Trichotillomania

Can We Treat Trichotillomania and How Successful is Treatment?

Depending on the severity of the case of Trichotillomania, it is possible to treat the condition with medication. The factor that decides whether medication will succeed in growing back hair that has been affected by Trichotillomania is down to whether the follicles are still functional or not. As well as treatment, non-surgical hair replacement is a successful technique that we use for trichotillomania. A hair integration system not only covers up the appearance of Trichotillomania, but also prevents the individual from getting to the area, which can help beat the habit. We have had some success with this method and were recently featured in a documentary on BBC’s Channel 4.

What is Trichotillomania?

Trichotillomania is based on an obsession with the hair. People with Trichotillomania tug, twist or pull their hair out creating bald patches or areas of diffuse thinning. The hair for plucking is selected from other hair based on it being different in some way, perhaps feeling rough to the touch or more curly than other fibres. Once a bald area has been created it becomes even more enticing to pull at the hair around it, making the alopecia patch larger. Sometimes Trichotillomania is more generalised and looks like a diffuse alopecia. Trichotillomania is generally a non-scarring non-inflammatory form of hair loss, although long term repeated pulling over several years may result in irreversible scarring and damage to some hair follicles.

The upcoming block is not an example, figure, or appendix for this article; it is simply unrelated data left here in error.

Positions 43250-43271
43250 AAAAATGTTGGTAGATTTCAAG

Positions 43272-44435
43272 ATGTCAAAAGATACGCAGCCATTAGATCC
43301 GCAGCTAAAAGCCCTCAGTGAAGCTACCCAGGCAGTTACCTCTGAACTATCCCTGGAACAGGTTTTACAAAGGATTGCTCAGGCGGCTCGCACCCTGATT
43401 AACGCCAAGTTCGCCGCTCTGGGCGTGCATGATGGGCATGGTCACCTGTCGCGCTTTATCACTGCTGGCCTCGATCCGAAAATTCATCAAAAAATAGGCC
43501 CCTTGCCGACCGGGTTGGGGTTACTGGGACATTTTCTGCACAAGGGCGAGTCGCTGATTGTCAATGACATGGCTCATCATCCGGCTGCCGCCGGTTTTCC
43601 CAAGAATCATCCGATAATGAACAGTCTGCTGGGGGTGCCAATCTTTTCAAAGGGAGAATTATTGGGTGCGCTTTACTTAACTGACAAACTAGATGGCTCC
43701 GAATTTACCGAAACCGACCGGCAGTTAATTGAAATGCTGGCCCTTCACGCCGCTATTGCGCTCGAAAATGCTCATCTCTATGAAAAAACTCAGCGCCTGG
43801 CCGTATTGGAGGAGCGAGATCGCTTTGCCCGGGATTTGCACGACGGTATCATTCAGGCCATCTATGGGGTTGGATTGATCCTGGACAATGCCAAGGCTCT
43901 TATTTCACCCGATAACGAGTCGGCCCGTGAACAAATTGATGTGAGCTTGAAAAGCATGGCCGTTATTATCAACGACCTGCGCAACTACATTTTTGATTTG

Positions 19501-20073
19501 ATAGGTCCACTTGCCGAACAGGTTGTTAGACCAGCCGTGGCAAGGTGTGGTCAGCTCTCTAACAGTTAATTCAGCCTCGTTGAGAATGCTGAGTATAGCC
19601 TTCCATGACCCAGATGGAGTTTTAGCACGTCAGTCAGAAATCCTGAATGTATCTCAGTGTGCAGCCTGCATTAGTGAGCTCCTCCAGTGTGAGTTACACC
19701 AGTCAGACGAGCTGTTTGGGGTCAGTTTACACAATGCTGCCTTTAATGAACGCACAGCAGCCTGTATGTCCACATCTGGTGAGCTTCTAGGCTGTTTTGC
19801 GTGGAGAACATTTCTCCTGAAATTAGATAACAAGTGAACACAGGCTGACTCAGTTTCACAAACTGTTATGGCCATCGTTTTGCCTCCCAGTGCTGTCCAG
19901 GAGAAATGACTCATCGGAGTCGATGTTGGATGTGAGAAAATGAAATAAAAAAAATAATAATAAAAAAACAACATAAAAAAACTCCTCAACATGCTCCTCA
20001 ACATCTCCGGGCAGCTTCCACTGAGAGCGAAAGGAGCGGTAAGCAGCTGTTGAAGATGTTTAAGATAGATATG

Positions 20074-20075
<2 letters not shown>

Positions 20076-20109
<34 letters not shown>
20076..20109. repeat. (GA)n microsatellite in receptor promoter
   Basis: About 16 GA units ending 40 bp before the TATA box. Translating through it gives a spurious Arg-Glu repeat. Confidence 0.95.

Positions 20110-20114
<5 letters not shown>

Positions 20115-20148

Trichotillomania affects 2-3% of all people with hair loss, making it a fairly common condition. Studies have identified the scalp as being the most commonly affected area. Approximately 70% of cases of Trichotillomania involve scalp hair loss, 50% involve eyebrows or eyelashes, 30% include pubic hair, 20% body hair and about 10% involve facial hair.

As well as plucking the hair, individuals with Trichotillomania may then chew or eat the hair. Hair eating is known as Trichophagia. About 40% of cases involve hair chewing while 10% of individuals with Trichotillomania eat their hair. Eating hair is unwise as it is very irritating to the stomach and can lead to digestion problems and ulcers.

Many individuals who suffer from Trichotillomania are often unaware of what they are doing and do not realise the reason for their hair loss.

Trichotillomania can affect both children and adults although the adult version almost always affects women. Psychiatrists regard Trichotillomania as a psychological disorder and treatment will usually involve therapy.